I’d like to kick-off the month of All Hallows’ Eve by featuring one of the most notorious spooky old houses in America – the Salem Witch House in Salem Massachusetts.
Officially called the Jonathan Corwin House, this 17th century structure was the home of Judge Jonathan Corwin who investigated and presided over the infamous Salem Witch Trials.
Although the exact date of origin of this house is unknown, historians believe it was built anywhere from the 1620′s to the 1670′s with 1642 being the most frequently cited date.
Jonathan Corwin lived in the house from 1675 (when he bought it at the age of 24) until about the year 1715. The house was kept in the Corwin family until the mid 19th century.
The Jonathan Corwin House is the only surviving structure in Salem that has direct ties to the 1692 witch trials.
Despite rumors to the contrary, no interrogations or trials were ever conducted in the Witch House. There are no documents in which an accused is demanded to be brought to Judge Corwin’s home, nor is it likely the judge would have used his own home as a place to conduct legal proceedings of this nature. Interrogations were done at either the Old Meetinghouse or Ingersall’s Tavern.
Nonetheless, it was home to the judge who helped send some 19 souls to the gallows for allegedly practicing witchcraft.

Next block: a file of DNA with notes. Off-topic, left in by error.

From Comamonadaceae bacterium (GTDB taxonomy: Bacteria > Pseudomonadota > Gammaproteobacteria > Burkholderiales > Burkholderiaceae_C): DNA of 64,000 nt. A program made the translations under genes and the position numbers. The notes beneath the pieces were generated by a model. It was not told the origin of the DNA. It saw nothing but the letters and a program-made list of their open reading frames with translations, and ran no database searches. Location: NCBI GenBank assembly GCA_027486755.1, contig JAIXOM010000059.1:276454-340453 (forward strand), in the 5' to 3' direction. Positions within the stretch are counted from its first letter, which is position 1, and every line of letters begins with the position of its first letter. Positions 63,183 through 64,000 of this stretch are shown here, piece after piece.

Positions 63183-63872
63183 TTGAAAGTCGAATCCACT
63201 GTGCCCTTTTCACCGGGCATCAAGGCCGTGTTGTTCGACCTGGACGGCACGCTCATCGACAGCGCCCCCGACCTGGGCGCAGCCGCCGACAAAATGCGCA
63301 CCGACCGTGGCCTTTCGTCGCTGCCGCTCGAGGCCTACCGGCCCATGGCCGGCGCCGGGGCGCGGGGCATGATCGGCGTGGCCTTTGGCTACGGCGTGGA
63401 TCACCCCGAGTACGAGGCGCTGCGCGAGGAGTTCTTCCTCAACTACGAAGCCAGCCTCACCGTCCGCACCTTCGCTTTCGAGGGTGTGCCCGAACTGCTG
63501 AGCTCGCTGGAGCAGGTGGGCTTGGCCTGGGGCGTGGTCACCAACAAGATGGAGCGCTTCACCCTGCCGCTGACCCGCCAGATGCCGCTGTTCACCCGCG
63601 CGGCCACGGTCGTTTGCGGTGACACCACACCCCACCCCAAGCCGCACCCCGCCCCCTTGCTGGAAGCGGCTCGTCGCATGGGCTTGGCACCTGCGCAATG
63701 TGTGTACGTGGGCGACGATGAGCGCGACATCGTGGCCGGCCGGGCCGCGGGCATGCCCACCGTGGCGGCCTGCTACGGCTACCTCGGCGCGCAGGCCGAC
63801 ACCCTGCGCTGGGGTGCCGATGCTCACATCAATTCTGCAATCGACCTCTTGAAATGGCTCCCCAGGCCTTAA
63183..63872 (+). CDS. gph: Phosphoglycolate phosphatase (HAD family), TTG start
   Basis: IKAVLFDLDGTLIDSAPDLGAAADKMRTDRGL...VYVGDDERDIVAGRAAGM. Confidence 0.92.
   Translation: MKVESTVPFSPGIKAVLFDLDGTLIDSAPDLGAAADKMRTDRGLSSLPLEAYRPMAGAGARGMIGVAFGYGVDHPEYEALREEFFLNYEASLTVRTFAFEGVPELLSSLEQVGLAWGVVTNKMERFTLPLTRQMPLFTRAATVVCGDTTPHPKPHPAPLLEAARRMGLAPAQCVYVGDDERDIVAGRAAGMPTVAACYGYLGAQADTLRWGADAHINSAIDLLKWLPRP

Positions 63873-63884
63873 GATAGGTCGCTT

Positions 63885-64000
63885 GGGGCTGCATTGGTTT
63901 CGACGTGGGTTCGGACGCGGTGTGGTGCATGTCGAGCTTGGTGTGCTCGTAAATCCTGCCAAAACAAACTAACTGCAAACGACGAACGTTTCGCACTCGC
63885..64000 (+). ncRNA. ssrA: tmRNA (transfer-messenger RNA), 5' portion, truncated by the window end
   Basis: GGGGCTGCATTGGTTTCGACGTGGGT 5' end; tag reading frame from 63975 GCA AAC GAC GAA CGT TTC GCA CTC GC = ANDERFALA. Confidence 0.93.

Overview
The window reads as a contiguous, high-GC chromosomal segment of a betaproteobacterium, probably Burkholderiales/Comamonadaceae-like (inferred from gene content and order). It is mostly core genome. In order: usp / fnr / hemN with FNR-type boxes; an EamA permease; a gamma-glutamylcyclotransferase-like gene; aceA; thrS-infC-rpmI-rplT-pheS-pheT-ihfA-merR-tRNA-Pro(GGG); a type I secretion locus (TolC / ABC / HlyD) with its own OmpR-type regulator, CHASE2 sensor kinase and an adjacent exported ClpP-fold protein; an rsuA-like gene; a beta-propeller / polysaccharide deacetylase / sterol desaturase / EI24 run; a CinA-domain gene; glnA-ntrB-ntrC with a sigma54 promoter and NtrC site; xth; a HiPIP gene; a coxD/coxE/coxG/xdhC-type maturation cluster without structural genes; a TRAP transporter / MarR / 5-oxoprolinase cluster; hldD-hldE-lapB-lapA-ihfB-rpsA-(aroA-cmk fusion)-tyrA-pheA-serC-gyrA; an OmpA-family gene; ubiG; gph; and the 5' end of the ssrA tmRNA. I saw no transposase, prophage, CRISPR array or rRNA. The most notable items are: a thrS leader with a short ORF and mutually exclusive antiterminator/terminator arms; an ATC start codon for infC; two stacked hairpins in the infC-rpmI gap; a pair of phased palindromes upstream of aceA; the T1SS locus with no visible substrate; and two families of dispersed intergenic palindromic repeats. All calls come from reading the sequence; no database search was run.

The Salem Witch House has been extensively restored and is now one of the finest examples of 17th century residential architecture in the United States. However, it did not always look the way it does at present day.
The house was moved about 35 feet to its current location in the 1940s when the adjacent street was widened. At this time the house was restored to look as it would have in the 17th Century and the gambrel roof was altered.
- from: wikipedia.org
This is a postcard from about 1910 that shows what the house looked like at that point in time:
Yes, that’s it there in the middle sandwiched between all those other commercial buildings (with the gambrel roof)! Far cry from what it looks like today…
I could not find record of when the gambrel roof was added but I did find an 1859 drawing of the house that shows the house looking similar to what it would have looked like in the 1690′s.
It’s remarkable to see how different the house was made to look up until it was restored in the 1940′s! I would never have guessed this is the same structure. Apparently, sometime between 1859 and 1910, the Jonathan Corwin house underwent some drastic alterations.
One constant about the house is that distinctive thick center chimney.
Today, the Jonathan Corwin house operates as a public museum and is open from March-November. They do lots of fun stuff during the month of October so if you are in or near Salem, Massachusettes this month, check it out!